IFC: Following recent declarations on tax transparency and a move towards automatic exchange of information are existing treaty structures such as TIEAs still relevant?
GJ: Very much so -- the agreements and recent discussions around exchange of information and others are the basis under which the TIEAs will be revised to implement things like the multilateral exchange of information in an automatic way. It is likely bilateral TIEAs are going to legally support the new system. How well a country has responded to requests under the current TIEAs is, in my opinion, a good indicator of its willingness to move towards the automatic exchange of information and other new standards.
IFC: What impact will the signing of the Model 1 IGA with the US under FATCA have on business in the Cayman Islands?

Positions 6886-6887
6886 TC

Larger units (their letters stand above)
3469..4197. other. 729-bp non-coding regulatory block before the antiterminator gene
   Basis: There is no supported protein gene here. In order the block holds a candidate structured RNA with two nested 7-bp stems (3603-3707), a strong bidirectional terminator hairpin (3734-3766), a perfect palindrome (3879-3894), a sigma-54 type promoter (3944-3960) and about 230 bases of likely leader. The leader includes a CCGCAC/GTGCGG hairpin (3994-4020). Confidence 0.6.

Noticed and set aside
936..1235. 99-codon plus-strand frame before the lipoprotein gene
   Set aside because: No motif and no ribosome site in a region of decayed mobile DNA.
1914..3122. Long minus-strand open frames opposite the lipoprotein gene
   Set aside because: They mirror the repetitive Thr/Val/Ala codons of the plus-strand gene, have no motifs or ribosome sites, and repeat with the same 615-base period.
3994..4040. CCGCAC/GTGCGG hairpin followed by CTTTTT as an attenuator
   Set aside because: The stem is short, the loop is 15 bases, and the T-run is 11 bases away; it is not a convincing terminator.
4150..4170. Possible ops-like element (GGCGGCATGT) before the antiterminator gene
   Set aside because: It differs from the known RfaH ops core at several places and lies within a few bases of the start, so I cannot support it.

GJ: FATCA is already affecting the global financial industry in a significant way. The costs of implementing FATCA are significant, and institutions are devoting significant resources to it.
In the case of Cayman, the decision to sign Model 1 was arrived at after a detailed consultation with industry in which Cayman Finance played an important role and is, in our opinion, the best way to implement FATCA for the Cayman Islands. Because of the way FATCA is enacted, it is almost impossible to imagine any competitor jurisdiction arriving to a significantly different position, so we don’t believe FATCA in itself will affect Cayman’s competitive position. I strongly believe FATCA will be very positive for Cayman in the long run. The automatic exchange of information, taking into account the ultimate beneficiary, will help Cayman demonstrate the fact our business model is not based in any kind of secrecy, and will make the efforts of those who wish to portray the jurisdiction as a shady place to do business much more difficult.
IFC: Do you foresee more FATCA like agreements with other jurisdictions?